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///2016 Abstract Details
2016 Abstract Details2019-07-15T10:10:51-05:00


Abstract Number: T-69
Abstract Type: Case Report/Case Series

Kathryn Price MD1 ; Thomas Vernon MD2; Pavel Shapiro MD3; Tracey Vogel MD4

Introduction: Tethered cord syndrome[TCS] is a rare disorder caused by restriction of the normal mobility of the spinal cord. Neuraxial procedures for patients with repaired TCS present challenges. Inadvertent dural puncture is more common given post-surgical changes[PSC] affecting technique while a low-lying conus medullaris increases risk of neurologic damage. This case offers insight into decision-making necessary to create an anesthetic plan for pregnant patients with repaired TCS undergoing neuraxial management for labor.

Case: A 28 year old G1P0 at 36’5 weeks with history of repaired TCS presented for anesthesia consultation. Sacral dimpling and imaging during childhood confirmed TCS without concurrent neurologic deficiencies. Surgery was performed at age two. She remained asymptomatic with normal development and was released from specialty follow-up at age twelve. During prenatal evaluation, her obstetrician recommended consultation to assess safety of epidural placement. Exam revealed extensive scarring from L2–L5 without neurologic deficits. Given limited records and potential for underlying pathology, a MRI was ordered. Results demonstrated a low-lying conus medullaris at L3 without cord retethering. Significant PSC from L2-S1 and L5-disc bulging were also noted. Utilizing ultrasound, PSC were most minimal at L4-5. The devised anesthetic plan entailed having a senior anesthesiologist attempt [ideally L4-5] epidural placement for labor.

She was admitted for ruptured membranes at 38’1 weeks. Labor was augmented and epidural placement was soon requested. The epidural space was easily accessed at L4-5 and later L3-4 with failure to thread the catheter at both locations. A new provider attempted needle advancement at L3-4 resulting in dural puncture, abandonment of the procedure and an adjusted plan for serial spinal injections as needed. An hour later, cesarean-section was performed for failure to progress. A single-shot spinal consisting of 12mg 0.75% bupivacaine, 10mcg fentanyl and 0.2mg morphine was smoothly performed at L3-4.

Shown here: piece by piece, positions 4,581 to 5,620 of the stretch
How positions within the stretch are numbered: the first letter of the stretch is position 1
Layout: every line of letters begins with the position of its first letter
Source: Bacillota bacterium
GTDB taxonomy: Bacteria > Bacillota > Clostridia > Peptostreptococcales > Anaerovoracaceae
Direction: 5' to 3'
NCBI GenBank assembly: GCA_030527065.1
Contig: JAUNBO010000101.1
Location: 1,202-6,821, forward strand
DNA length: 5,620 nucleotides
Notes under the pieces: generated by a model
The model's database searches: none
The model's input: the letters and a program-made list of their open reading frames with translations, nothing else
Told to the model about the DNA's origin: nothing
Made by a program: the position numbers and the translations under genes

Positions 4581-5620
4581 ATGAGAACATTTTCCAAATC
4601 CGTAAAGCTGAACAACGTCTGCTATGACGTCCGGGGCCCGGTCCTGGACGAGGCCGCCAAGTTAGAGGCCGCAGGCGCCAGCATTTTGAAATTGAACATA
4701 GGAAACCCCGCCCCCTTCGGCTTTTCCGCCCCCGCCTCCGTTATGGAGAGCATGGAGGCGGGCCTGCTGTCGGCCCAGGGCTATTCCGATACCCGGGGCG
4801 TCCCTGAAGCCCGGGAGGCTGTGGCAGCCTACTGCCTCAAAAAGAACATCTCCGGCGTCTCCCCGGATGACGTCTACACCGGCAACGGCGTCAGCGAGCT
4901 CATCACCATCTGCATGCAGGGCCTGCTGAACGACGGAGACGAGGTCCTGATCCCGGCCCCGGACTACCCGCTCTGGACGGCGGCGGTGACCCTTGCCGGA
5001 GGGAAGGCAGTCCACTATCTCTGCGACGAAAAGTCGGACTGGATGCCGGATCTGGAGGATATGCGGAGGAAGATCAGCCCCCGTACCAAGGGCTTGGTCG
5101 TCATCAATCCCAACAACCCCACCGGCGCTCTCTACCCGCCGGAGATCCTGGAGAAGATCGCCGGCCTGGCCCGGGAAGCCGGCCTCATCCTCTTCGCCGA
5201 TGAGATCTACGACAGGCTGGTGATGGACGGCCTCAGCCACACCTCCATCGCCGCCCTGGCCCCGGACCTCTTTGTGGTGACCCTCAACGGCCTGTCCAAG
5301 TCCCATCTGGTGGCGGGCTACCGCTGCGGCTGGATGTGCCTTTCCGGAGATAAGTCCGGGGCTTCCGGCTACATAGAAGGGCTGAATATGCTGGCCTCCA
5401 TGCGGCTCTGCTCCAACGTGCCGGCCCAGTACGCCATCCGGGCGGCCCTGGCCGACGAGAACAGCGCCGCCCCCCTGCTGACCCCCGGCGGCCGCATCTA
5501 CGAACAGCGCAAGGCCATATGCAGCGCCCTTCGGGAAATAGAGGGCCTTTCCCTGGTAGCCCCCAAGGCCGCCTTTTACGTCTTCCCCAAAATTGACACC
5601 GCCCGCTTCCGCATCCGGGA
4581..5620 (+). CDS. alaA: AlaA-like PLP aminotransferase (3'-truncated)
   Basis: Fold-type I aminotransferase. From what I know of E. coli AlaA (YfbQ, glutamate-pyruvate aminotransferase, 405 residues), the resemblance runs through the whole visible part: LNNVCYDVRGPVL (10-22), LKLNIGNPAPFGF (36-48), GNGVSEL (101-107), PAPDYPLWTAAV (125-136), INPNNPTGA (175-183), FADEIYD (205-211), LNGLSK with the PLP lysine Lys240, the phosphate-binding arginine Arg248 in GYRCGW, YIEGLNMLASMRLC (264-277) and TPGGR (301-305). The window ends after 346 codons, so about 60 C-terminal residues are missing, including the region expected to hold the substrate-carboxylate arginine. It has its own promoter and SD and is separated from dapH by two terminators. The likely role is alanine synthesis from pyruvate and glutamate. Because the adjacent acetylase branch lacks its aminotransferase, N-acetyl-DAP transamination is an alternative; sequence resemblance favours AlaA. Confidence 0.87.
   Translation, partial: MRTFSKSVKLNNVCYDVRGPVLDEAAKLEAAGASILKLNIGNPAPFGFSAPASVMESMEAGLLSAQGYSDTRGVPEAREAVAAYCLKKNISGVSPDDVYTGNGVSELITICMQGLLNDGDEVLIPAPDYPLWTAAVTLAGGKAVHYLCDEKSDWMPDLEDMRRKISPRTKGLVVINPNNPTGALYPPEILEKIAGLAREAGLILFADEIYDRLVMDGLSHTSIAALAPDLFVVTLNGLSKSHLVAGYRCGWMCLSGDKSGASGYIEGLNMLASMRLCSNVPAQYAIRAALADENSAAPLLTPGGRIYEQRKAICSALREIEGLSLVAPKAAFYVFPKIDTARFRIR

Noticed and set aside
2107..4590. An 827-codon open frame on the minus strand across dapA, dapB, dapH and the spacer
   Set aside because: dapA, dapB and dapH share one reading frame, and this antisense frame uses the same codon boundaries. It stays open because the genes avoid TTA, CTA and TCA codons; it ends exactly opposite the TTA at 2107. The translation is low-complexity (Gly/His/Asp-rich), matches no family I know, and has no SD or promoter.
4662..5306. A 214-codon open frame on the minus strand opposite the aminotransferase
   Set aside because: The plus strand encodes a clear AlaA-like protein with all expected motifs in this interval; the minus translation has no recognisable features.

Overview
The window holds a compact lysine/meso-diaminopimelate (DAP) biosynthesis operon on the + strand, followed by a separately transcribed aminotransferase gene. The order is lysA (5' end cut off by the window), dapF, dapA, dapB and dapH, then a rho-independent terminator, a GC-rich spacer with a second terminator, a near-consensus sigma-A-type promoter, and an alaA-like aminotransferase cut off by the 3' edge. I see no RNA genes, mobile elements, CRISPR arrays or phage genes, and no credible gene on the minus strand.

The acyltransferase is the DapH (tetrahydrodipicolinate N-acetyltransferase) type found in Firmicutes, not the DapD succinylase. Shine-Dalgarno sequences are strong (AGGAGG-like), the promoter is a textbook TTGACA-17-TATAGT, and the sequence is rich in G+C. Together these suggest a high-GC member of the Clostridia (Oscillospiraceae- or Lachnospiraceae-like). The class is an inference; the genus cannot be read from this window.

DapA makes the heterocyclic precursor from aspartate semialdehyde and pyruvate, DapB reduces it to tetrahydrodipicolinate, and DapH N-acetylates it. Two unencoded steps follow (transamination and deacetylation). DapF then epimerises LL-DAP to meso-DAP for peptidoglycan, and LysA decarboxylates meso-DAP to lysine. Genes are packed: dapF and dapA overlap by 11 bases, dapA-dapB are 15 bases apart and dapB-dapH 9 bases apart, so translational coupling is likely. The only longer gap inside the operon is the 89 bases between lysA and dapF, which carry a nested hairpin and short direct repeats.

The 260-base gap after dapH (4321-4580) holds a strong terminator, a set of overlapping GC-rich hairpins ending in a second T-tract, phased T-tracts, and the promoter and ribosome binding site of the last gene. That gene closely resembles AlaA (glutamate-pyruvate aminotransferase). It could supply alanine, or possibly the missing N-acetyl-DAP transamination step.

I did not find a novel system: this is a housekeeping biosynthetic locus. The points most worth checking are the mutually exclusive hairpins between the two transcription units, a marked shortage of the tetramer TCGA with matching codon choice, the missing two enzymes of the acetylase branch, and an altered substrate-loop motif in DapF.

Her course was complicated by a post-dural puncture headache which initially responded to conservative management, but ultimately required a blood patch.

Conclusion: Compared to intravenous medication, neuraxial anesthesia is preferred in labor to limit maternal and fetal risk. Complication and failure rates are elevated in patients with repaired TCS. Preop management with MRI imaging allows identification of the optimal interspace for procedures. For patients with PSC, consider epidural placement outside the affected region or serial spinal injections throughout labor to minimize complications. This case demonstrates how advanced planning, clinical judgement of anatomical barriers and careful technique are essential to managing patients with lumbosacral anomalies.

Reference: Ji-xiu X et al.Accidental conus medullaris injury following CSE in a pregnant woman with unknown TCS.Chin Med J 2013;126[6]:1188-89.

SOAP 2016